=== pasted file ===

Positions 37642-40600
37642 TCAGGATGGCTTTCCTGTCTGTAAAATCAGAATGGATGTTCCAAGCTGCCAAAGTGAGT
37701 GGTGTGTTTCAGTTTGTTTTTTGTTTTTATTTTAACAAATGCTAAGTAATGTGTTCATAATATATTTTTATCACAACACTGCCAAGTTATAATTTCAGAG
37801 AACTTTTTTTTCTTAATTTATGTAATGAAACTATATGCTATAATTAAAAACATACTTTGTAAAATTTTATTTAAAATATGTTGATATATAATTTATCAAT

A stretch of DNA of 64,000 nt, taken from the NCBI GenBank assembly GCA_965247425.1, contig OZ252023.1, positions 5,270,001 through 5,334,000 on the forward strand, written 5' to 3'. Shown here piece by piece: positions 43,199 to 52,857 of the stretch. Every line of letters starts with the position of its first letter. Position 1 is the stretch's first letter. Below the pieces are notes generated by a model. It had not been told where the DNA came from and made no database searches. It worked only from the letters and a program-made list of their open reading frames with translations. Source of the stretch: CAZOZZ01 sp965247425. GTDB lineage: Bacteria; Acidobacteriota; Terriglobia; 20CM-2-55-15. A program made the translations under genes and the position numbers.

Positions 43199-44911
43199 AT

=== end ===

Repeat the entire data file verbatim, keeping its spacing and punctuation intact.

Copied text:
Positions 37642-40600
37642 TCAGGATGGCTTTCCTGTCTGTAAAATCAGAATGGATGTTCCAAGCTGCCAAAGTGAGT
37701 GGTGTGTTTCAGTTTGTTTTTTGTTTTTATTTTAACAAATGCTAAGTAATGTGTTCATAATATATTTTTATCACAACACTGCCAAGTTATAATTTCAGAG
37801 AACTTTTTTTTCTTAATTTATGTAATGAAACTATATGCTATAATTAAAAACATACTTTGTAAAATTTTATTTAAAATATGTTGATATATAATTTATCAAT

A stretch of DNA of 64,000 nt, taken from the NCBI GenBank assembly GCA_965247425.1, contig OZ252023.1, positions 5,270,001 through 5,334,000 on the forward strand, written 5' to 3'. Shown here piece by piece: positions 43,199 to 52,857 of the stretch. Every line of letters starts with the position of its first letter. Position 1 is the stretch's first letter. Below the pieces are notes generated by a model. It had not been told where the DNA came from and made no database searches. It worked only from the letters and a program-made list of their open reading frames with translations. Source of the stretch: CAZOZZ01 sp965247425. GTDB lineage: Bacteria; Acidobacteriota; Terriglobia; 20CM-2-55-15. A program made the translations under genes and the position numbers.

Positions 43199-44911
43199 AT